How to say no to lending money (without the guilt)

Ever wonder how to say no to lending money to friends, family, or employees? We all have
situations where people ask us for money. And sometimes it is not something you want to
do. If you ever felt guilty about saying no when people ask you for money then this video is for you.

As women we need to understand what is really going on underneath the surface
and in this video I share with you my truth.

What I recently did when someone close to us asked us for money and how
you can relate to this very “touchy” subject in an empowered way

FemmeType Insight: This video is for YOUR New Yorker
It will gift you assistance in making more money

Your Indie will experience the freedom in speaking your truth.

Your Frenchie will be more engaged in her relationships
and feel closer to people around her, intimacy will increase.

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15 Responses to How to say no to lending money (without the guilt)

  1. When I was in my Twenties, my dad used to knock most Fridays looking for Money to borrow, I did for a long time, then one day I said NO! Dad no more and it stopped and told another time NO you cannot smoke in my house, he re-acted and chucked the Ashtray at me and left my home. I felt good, then his girlfriend asked me to pick up my dads clothes because they spilt up, I said NO! do it yourself his your partner and your problem and Do not text or rign me again. Thank you it felt good inside and I glad I stopped it because it might have gone on for years and years.
    love Gerrie xxx

  2. edry says:

    Hi Tara
    Recently i have a diferent experience with money.
    I gift money to a relative that dont ask for. She really didnt ask for. But something inside me says that write a check and give it to her. I feel inspire, a freedom feeling was inside me when i did that. Im not rich, (money rich) But it feels refreshing to do so. Now i understand that feeling. Thanks Tara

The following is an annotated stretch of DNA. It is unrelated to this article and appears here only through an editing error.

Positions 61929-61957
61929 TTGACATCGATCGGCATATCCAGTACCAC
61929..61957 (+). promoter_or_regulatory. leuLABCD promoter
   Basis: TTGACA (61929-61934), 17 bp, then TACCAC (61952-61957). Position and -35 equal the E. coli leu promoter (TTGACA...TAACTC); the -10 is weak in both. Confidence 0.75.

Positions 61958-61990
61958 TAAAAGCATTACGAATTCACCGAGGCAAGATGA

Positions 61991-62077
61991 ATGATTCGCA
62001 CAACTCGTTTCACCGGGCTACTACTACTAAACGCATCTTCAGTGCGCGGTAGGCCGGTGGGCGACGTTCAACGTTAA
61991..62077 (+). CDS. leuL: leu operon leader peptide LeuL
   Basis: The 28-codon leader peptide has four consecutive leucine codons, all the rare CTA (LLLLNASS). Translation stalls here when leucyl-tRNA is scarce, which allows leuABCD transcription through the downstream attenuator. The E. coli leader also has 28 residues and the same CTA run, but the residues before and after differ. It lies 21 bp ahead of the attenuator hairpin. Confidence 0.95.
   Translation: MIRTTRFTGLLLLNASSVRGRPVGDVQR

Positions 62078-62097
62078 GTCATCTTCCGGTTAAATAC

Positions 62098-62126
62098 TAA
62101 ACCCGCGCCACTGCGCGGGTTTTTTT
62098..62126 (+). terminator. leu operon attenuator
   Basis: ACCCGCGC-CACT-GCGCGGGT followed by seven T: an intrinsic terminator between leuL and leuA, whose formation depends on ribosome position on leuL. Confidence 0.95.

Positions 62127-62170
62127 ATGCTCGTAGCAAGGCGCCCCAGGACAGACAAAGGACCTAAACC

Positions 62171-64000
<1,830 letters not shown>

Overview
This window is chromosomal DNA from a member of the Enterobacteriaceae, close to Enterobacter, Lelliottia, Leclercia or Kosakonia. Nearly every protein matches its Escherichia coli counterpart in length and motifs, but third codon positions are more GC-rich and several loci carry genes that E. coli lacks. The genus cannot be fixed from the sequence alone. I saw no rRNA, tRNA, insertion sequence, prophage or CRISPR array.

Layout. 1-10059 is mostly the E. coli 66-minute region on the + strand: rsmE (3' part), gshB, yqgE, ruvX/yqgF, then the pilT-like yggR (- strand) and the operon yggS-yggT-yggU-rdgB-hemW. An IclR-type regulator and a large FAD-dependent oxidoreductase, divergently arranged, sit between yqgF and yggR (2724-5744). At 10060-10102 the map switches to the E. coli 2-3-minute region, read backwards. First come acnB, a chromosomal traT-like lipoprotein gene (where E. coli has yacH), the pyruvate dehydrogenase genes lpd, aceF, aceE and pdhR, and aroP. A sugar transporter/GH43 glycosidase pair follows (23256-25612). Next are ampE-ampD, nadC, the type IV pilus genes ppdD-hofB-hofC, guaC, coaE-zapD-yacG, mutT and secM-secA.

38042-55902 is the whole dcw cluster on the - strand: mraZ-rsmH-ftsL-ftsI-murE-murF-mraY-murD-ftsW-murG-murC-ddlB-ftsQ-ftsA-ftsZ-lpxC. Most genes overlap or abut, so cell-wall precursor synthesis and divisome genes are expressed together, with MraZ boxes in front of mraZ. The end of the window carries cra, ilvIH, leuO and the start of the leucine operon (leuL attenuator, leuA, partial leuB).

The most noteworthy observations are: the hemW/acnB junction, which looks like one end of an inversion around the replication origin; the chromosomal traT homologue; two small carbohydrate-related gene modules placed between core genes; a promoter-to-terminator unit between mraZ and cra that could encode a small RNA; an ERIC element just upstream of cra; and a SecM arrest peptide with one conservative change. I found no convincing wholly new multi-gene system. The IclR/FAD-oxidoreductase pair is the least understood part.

3. Marie-Aude says:

    Hi Tara, thank you for sharing this experience from a space of truth, elegance, and grace. This has happened to me before and I had said no. I wish I had seen your video before hand though, it would have helped me to find the true space from which I was saying no. It reminds me that what really matters is the intention behind our actions and our words.When we find that intention and integrate it, we may act and speak freely, shamelessly, and gracefully.
    I love your necklace by the way!! You look great as always :)
    Marie-Aude xxo

  4. Callista says:

    I have a problem keeping money. I always want to give it away to those less fortunate than me. Every time it starts accumulating, I somehow find a way to give it away or spend it - mostly giving it away. Ack! If I don't give it away, or if I want to save it, I feel selfish. Then when there's a problem and I need money, there's nothing left over for me to fall back on and then I start feeling angry with myself and resentful. That pretty much sums up my relationship with money and my wealth consciousness. :(

  5. Marleen says:

    Je suis tout à fait d'accord...sometimes we think that we help, but thats an illusion for us and for the others !
    Merci Tara :)

  6. pat says:

    I am currently in a situation where a family member my sister is asking me to give up my rights to half of a property sale that I own with my DAD. My sister thinks that MY DAD should have it all or give her (MY SISTER) an equal portion. I know she will disown me and make my life difficult if I don't so what she says and will be without her family - who are greedy themselves for their decisions to be upheld or for me to hit the road forever!


  7. Diana says:

    I recently said no to loaning money to a girlfriend and her husband. When she asked to borrow money I wanted to know their plan for paying it back. She said that when her husband got a job that they would start paying me back. He was out of work. She was not working at the time either but going to school. I let her know that either her husband needed to call me and request the funds since he was going to be the payback plan and I would want to speak with him direct or since she was asking for the loan she was going to need to be the one to get at least a part time job to pay me back. They were not willing to do either one so since they were not willing to meet my loan parameters they did not qualify.